A day or two ago, a fellow IndieWebber [^1] recommended that I contribute to the IndieWeb wiki. The IndieWeb wiki is at the heart of the community. It is a live and growing repository of information about all things IndieWeb.
When I first encountered the wiki, I was intimidated. I haven't had a lot of experience with wikis. I have read Wikipedia every now and again but I've never contributed. I was unsure how to navigate around the wiki. There was so much information that was interlinked. The wiki was one of the first places I discovered when I started researching the IndieWeb many months ago and I think that when I first discovered it I was just not ready to use it.
As I've been talking with people in the IndieWeb #chat, I've started to spend more time on the wiki. Part of the reason I'm reading the wiki is so that I can understand what other people are talking about. This does not really matter because people have put up with my naivete in the chat and everyone has been really supportive of my learning journey. I am also reading the wiki out of general interest. It's probably the best place for me to learn right now.
What I am Learning from the Wiki
I've skimmed a few pages on the wiki over the last few days. The "Getting Started" page has been like a checklist. I've covered almost everything on the list. I haven't read it in full but as far as I can tell I'm doing a lot of the things that new community members should do. I've got my website and domain set up. I am experimenting with new data types. I've got a h-card set up (finally on my homepage!). I do want to experiment with POSSE. That's next on my list but I've still got to do more reading.
I like how the wiki integrates with the chat channel. There are messages posted in the #meta channel which lets me see how the wiki is evolving. I have started to use these as prompts to contribute where I can. If I see someone make a change where I feel like I can weigh in, I have an additional excuse to contribute. As I am still a new community member, I'm still learning the ropes. Seeing how the wiki evolves over time is helping me understand the common practices in the community and how people like to document their work.
What I love about the wiki is that examples are everywhere. There are lists on a number of pages, like the "webring" page, which include examples that show how other IndieWebbers have implemented a particular feature. As I still have a lot to learn, it's nice to have these points of reference. I find myself often skimming over other people's sites so I can see how they do things. Some of the concepts I've encountered are more technical than I'm used to and I like seeing how other people have managed to break down these ideas and build something out of them.
The wiki is also good because it links similar concepts together. This means that there is somewhat of a network to the knowledge that I am reading. If I want to learn more about a topic, I can click through to find out more. It's that simple. There are not pages for every aspect of the IndieWeb but so far I have not found any deficiencies. In fact, I've barely scratched the surface of all the pages that are available on the wiki.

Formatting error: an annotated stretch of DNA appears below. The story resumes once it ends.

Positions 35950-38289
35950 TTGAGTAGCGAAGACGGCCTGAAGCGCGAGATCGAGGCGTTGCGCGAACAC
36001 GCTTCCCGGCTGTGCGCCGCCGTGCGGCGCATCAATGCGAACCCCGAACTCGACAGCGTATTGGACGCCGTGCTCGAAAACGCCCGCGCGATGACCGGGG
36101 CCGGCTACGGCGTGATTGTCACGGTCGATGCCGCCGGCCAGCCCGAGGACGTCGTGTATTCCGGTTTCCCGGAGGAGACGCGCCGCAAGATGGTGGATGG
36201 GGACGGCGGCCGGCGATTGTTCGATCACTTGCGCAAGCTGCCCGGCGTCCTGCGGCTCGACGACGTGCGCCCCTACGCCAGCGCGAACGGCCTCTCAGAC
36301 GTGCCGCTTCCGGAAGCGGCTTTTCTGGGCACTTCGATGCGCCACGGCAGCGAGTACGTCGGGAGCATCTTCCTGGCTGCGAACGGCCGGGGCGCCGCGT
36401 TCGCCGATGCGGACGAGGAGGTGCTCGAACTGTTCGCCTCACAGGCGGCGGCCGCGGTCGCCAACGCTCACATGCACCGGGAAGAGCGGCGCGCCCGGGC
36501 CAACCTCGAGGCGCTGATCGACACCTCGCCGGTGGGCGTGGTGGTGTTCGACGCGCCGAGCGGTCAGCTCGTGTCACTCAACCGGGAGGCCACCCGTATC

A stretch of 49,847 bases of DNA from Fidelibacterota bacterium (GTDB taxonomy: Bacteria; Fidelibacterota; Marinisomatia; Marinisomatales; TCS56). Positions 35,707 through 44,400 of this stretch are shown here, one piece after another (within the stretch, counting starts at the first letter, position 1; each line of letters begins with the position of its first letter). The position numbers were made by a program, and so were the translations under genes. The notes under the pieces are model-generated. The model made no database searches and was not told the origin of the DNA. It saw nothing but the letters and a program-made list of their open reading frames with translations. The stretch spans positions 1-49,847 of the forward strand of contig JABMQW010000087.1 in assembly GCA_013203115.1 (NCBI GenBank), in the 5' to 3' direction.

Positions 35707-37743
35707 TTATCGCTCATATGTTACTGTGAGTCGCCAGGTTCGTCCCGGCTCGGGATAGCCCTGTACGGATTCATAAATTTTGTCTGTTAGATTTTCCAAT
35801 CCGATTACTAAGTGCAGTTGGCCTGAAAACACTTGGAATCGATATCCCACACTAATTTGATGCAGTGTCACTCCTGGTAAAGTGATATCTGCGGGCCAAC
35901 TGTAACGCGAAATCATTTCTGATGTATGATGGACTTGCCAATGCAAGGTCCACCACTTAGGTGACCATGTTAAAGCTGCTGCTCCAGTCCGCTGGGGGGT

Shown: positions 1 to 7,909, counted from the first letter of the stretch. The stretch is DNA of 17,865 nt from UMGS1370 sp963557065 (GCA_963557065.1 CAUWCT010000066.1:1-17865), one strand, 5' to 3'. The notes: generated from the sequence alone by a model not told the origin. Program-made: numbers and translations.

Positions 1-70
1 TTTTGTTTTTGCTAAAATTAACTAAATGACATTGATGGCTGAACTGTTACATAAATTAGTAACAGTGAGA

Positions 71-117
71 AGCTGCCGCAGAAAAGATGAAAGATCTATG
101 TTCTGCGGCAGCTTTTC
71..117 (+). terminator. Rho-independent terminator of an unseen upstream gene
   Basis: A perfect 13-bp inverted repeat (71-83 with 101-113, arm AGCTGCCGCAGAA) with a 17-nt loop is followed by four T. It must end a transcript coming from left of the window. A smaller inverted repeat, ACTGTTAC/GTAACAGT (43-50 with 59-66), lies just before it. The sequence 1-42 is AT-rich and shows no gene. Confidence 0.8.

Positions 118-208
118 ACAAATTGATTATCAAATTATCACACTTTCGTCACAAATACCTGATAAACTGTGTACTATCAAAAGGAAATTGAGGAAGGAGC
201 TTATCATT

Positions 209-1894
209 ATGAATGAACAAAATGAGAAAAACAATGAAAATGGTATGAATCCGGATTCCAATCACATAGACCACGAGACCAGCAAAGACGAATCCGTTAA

A Community Hub
The wiki is like a community hub. I like the idea of having a wiki as central to the community beacuse knowledge is clearly structured. I have had, and am still having, a lot of trouble contributing. That's because I do not have any experience contributing to a wiki. The thing that has caused me the most frustration so far is learning the markdown for the wiki. I'll pick it up at some point.
There are a lot of great discussions going on in the chat but these discussions are fleeting. The wiki helps us preserve what's going on. There is an integration in the chat that allows community members to document discussions. I've not really played around with this integration yet but it looks interesting. The wiki really is everywhere in the community.
Because the wiki is so important to the community, I've started to contribute. My first venture was setting up my profile page. There's now an entire wiki page dedicated to me and my itches. It's still pretty basic. I need to figure out what I want to do next. I have also contributed to the quantified self wiki page and the food wiki page. These are topics that are particularly interesting to me. I can also cite examples of my own site.
The Journey Continues
I'm still learning about the IndieWeb. Maybe the most significant piece of knowledge I've acquired so far is how expansive the community is. People all have their own ways of implementing the core concepts of the IndieWeb. This is important because the IndieWeb is not about telling people how to do things: it's about creating frameworks that allow you to take control of your internet experience. I am taking control of my experience by owning a personal website on which I post content. I'm using the principles of the IndieWeb to decide what to do with the data that I submit to other platforms.
I suspect that I'll find a cadence for publishing on the wiki. Right now, I'm just trying to get the hang of it.
[^1]: I am unsure whether this is official terminology. I hope the community does not mind this term.
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